Color models explain how colors are defined and when creating slides you need to know how to define RGB colors, how to utilize the HSL values to adjust colors to your advantage and how brand CMYK values and web HEX values relates to the colors you need to use in PowerPoint and how to “translate” them for use in PowerPoint.
Before we talk about the different color models, let’s talk about the anatomy of colors.
The anatomy of colors
A color can be pure, have a lightness/darkness, and have a intensity. The pure or true color, the identity of a color (“red”) is called hue. It’s also a way to describe the color on the color wheel (“orange-red”). The color value refers to the lightness (added white) or darkness (added dark) of a color. Value is also referred to as “tone” or “luminance”. Saturation is the intensity of a hue. It is also called chroma. A hue is most intense when it is fully saturated. When it is less saturated it is dull or muted. The most important of the three is value as neither a hue or saturation can exist without a value.
The color of light behaves differently than the color of pigment. Additive colors are the colors of lights and subtractive colors are the colors of pigment, paints and ink – the physical media.
Two main color models are based on the concept of additive and subtractive colors. Additive colors – colors with lights – use the primary colors red, green and blue (or RGB for short). Subtractive colors – colors with pigments – use the primary colors cyan, magenta, yellow and key/black (or CMYK for short).
When using the RGB model you mix equal proportiosn of red and green “light” to create yellow. When using the CMYK model you mix equal proportions of yellow and cyan (blue) “paint” to create green.
Model #1 The RGB color model
The RGB color model is based on the additive mixture of three monochromatic lights – red, green and blue – and the ability to create all other colors by combining these colors. RGB colors are composed of combinations of portions of red, green and blue light beams that goes straight from a screen into your eyes.
How to create colors with RGB?
The RGB model combine parts of the three primary colors red, green and blue. Each of the primary colors can have a value in the range from 0 to 255. PowerPoint use the RGB model to show colors for presentations as these are supposedly created to be shown on a projector using light.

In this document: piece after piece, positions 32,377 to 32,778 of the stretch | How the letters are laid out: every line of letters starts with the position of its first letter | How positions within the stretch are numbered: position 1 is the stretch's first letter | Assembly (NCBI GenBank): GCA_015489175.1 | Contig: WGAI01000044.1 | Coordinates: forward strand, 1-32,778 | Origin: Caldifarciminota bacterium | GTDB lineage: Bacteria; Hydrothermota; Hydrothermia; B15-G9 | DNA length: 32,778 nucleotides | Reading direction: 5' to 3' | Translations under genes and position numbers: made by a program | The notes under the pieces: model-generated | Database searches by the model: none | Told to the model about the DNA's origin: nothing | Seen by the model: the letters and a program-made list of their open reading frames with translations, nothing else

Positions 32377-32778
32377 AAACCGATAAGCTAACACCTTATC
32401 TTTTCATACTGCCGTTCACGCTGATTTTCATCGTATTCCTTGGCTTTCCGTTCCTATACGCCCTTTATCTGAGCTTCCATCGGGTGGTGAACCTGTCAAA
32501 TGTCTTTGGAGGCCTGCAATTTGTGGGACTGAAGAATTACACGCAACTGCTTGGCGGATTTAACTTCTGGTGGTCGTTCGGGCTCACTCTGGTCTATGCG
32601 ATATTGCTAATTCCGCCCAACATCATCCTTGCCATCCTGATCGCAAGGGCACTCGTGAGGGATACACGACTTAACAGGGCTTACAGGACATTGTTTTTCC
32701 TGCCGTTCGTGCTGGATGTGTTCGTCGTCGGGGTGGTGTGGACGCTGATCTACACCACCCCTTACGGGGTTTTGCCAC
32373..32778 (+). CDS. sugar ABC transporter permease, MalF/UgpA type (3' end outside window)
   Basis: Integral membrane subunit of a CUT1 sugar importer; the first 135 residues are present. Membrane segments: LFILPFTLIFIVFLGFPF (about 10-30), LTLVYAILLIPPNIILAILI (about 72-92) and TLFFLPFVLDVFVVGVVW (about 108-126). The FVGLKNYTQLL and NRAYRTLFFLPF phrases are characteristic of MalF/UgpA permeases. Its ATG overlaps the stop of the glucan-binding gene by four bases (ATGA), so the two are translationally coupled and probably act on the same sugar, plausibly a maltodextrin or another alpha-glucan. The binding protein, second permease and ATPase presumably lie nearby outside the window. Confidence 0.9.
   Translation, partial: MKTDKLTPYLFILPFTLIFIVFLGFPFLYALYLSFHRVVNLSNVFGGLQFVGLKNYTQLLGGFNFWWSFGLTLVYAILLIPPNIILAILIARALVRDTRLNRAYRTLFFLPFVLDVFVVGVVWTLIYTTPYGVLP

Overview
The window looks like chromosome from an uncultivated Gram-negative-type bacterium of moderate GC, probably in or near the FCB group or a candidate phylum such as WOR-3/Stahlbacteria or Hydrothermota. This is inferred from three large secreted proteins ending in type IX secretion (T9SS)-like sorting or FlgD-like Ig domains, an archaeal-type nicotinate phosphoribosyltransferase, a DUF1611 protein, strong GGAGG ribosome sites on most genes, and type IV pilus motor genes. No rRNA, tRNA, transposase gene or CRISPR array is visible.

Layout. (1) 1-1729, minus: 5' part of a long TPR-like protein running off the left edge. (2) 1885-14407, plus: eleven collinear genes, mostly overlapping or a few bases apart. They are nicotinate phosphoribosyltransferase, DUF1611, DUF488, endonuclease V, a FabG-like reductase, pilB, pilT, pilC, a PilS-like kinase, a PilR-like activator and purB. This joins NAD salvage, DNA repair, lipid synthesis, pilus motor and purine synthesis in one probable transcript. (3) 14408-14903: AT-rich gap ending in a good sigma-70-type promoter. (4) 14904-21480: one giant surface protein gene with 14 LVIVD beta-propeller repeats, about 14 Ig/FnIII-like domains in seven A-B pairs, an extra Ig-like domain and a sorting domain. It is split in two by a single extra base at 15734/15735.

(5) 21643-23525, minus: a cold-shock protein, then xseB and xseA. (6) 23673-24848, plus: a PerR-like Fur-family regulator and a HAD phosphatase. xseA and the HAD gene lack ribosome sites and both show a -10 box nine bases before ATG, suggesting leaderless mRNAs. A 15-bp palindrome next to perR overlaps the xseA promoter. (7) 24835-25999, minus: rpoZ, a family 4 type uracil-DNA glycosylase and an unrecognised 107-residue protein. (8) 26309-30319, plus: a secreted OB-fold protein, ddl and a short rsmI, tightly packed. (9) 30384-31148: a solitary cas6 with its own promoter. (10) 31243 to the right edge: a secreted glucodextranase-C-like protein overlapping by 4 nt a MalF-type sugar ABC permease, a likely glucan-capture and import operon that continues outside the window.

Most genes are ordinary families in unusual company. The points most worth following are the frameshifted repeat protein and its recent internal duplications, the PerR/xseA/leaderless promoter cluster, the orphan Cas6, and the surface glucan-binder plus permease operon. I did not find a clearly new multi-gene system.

Model #2: The CMYK color model
The CMYK model is a subtractive model using blue (cyan), red (magneta) and yellow to mix all colors and adds black (key) as a fourth color. CMYK colors are used specifically for printed material and physical media and are created by combinations of the primary colors almost like blending colors on white paper.
How to create colors with CMYK?
The CMYK model combines values of the primary colors cyan, magenta, yellow – and black. Each of the colors are calculated in percentages – from 0 to 100%. Vector software such as Illustrator use the CMYK model as this is used to create material to be physically printed.
Model #3: The HSL color model
The HSL color model is a subset of the RGB model that expresses the colors in terms of hue, saturation and luminosity. HSL tries to bridge the RGB color model, understood by computers, to mix colors more like humans do.
Luminosity: An original hue have a luminosity value of 128. When you decrease this value (minimum is 000) the color becomes darker (shade). When you increase this value (maximum is 255) the color becomes brighter (tint).
Saturation: An original hue is fully saturated/vibrant and have a saturation level of 255 (maximum). When saturation is decreased (minimum is 000) the color is almost gone and it becomes desaturated/neutralized).
Hue: The pure color, hue, can be calculated by giving it a number between 0 to 255 where pure red has a hue of 0. If you change just the hue value, the new hue will have the same saturation and luminosity values as the original color.
How to create colors with HSL*?
The HSL model combine values of a color’s hue, saturation and luminosity. Each of the three parts can have a value in the range from 0 to 255. PowerPoint has its version of the HSL-model built in to offer a way to adjust colors. Using the HSL model and adjusting hue, saturation and luminosity, you can fix bad automatically generated tints/shade colors in PowerPoint.
(*as used in PowerPoint)
Model #4: The HEX color model
The HEX color model is an extension of the RGB model but using hexadecimal numbers to define colors used when defining color in HTML code. HEX is used specifically for online material and websites and use combinations of the primary colors similar to RGB.
How to create colors with HEX?
The HEX color model combines parts of the three primary colors red, green and blue. Each of the primary colors can have a value in the range 00 (minimum) to FF (maximum) in hexadecimals numbers (numbers that goes from 0 to FF, with 80 being the middle). Corporate websites use the HEX model to define colors used for websites and online applications.
RGB, CMYK, HSL, HEX, hue, saturation, value… are you still with us?
The color red in all four color models
Read the other parts in our Colors for PowerPoint series:
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